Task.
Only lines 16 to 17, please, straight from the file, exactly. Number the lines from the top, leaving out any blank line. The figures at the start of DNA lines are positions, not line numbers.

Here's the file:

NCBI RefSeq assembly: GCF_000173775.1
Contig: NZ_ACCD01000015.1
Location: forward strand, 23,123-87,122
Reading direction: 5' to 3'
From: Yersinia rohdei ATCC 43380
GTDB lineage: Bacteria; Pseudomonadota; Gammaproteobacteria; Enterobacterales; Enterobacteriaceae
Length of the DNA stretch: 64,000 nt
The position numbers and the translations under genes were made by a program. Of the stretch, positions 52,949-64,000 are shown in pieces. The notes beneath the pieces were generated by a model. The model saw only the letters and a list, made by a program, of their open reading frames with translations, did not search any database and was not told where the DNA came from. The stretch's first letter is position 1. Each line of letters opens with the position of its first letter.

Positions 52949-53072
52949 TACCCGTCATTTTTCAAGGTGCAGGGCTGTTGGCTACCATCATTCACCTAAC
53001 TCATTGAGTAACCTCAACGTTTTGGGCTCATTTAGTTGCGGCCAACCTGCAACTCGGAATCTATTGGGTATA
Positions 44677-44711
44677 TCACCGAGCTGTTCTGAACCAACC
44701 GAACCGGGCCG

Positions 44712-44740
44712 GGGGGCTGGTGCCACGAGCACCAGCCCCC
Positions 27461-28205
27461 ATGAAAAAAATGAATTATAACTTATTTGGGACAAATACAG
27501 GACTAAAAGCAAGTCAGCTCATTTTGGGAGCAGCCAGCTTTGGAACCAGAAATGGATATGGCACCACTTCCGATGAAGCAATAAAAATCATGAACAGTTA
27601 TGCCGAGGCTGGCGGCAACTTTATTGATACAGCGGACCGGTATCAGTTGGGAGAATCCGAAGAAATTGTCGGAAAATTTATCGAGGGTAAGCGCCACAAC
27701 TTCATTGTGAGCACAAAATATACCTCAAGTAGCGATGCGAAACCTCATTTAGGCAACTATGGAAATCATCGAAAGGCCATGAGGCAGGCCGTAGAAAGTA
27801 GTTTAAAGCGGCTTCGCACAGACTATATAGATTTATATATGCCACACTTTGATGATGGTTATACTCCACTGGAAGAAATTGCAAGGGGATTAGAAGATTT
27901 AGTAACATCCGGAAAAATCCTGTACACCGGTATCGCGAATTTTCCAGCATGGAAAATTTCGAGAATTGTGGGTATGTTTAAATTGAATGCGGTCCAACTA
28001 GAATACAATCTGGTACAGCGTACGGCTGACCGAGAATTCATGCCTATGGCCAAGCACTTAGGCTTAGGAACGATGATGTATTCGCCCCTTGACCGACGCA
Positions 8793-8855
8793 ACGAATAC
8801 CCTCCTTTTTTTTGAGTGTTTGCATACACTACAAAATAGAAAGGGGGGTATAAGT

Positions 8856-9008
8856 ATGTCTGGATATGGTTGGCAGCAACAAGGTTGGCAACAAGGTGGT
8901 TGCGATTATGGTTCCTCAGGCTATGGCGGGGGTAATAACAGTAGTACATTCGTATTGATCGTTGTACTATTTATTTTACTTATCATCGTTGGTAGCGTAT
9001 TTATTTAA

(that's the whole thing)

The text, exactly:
44712 GGGGGCTGGTGCCACGAGCACCAGCCCCC
Positions 27461-28205